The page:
90 180 day rule schengen calculator, Schengen Zone Stay Calculator, How Long Can You Stay in the Schengen Zone

Enforcing the 90/180 Days Rule

The 90/180 rule is enforced through the Visa Information System (VIS), the centralised system shared between the Schengen countries to share traveller and visa information.

Border guards will also stamp your passport upon entering and exiting the area. Another difficulty that travellers can face is in the instance that their passport is missing these entry/exit stamps. For now, it is advised that travellers make sure their passports are stamped when they enter or exit the Schengen Area, or provide proof like boarding passes and tickets to prove they have not overstayed their visit to the territory.

However, starting 2022, the EU is set to introduce the Entry-Exit System (EES) in order to facilitate this process and make sure that visitors have accurate records in the system and as an added security measure for travel into the Schengen Area.

90/180 Days Calculator Tool

In order to calculate your stay in the Schengen Area, for the 90 180 day rule, you need to start counting from the day you arrive in the Schengen Area and stop counting from the day that you leave. Based on IaM’s years of expertise in the field, we have developed this tool to help you count how many days you have spent in the Schengen Area, and how long you have left to stay.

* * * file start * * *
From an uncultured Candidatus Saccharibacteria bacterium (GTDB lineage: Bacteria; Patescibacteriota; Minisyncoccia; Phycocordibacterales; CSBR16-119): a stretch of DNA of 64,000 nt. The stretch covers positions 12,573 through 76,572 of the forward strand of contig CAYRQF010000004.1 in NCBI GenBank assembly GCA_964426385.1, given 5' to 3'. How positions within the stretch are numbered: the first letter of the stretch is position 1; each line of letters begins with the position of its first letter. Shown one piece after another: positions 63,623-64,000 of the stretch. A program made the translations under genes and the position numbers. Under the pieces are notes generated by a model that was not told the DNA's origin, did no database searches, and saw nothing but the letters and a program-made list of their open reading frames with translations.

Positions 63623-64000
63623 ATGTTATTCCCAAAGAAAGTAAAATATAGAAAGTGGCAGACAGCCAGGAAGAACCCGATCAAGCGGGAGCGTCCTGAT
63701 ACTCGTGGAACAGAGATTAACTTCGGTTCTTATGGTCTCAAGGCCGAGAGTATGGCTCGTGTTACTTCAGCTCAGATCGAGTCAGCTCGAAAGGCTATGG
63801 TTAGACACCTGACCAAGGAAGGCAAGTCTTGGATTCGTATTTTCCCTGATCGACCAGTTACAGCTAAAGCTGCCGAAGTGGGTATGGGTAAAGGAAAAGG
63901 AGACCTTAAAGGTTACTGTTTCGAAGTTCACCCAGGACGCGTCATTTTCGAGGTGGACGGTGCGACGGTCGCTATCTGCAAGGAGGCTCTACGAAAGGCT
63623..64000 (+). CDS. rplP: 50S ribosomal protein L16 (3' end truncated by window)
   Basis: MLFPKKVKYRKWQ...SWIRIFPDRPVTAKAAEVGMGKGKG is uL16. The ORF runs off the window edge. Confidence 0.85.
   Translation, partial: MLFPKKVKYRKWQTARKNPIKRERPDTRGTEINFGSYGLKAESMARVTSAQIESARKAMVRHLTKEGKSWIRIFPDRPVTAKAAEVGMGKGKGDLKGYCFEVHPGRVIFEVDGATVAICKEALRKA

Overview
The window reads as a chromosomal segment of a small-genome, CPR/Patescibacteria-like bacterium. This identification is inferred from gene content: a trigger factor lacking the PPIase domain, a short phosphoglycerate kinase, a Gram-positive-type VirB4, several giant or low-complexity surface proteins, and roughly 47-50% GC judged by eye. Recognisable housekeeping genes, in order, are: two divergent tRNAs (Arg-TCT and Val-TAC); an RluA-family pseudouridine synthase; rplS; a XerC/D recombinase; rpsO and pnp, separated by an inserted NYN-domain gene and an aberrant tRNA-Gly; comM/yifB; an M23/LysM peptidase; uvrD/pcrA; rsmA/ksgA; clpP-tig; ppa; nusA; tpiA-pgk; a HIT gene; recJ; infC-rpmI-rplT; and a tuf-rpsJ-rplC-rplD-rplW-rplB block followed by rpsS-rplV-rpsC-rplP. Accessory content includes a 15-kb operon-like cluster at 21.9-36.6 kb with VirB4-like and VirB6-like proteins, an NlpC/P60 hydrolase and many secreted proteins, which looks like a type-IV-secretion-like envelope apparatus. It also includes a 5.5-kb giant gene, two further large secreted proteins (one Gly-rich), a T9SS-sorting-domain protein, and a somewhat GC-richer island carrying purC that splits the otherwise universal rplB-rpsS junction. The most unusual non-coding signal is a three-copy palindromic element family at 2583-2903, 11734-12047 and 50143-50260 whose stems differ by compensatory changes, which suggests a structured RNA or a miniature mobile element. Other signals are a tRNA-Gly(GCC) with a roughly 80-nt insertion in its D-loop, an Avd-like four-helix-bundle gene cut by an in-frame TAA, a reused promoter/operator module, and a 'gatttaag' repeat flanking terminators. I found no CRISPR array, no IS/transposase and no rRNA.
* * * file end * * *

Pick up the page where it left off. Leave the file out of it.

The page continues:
The 90/180 day rule is a rolling period, which starts from the first time you enter the Schengen Area. This period does not reset.

If you frequently visit these Schengen countries, avoid the nightmare of checking whether you have violated the EU requirement for a maximum of 90 days in the last 180 days.

EU Travel Calculator for British Citizens

Since Brexit has been completed, British passport holders travelling to the EU, Iceland, Norway and Switzerland are now subject to EU rules of entry and stay for third-country citizens.

This means that all non-EU citizens and residents, including British citizens, can only stay in the Schengen territory for a maximum of 90 days in any 180 days period.